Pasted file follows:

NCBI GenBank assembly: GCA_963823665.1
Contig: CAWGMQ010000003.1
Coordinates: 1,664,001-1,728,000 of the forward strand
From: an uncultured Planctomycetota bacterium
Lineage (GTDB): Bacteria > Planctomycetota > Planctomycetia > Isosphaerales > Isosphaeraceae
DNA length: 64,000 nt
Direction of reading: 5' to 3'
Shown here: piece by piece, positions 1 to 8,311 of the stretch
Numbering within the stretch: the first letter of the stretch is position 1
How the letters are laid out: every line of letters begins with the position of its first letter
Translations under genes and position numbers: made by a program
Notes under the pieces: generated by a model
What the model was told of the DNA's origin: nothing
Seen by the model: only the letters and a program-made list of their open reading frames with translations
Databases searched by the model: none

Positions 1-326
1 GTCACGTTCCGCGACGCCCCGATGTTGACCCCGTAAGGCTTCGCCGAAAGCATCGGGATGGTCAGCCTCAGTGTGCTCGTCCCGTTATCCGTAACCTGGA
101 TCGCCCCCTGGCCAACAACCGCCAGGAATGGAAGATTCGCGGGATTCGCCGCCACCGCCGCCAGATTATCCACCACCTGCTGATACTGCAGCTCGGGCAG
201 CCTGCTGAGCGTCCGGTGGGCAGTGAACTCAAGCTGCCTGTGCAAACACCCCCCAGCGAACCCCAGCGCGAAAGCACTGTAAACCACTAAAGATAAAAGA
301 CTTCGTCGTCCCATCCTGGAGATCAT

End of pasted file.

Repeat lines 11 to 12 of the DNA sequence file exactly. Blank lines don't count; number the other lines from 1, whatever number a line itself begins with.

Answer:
Translations under genes and position numbers: made by a program
Notes under the pieces: generated by a model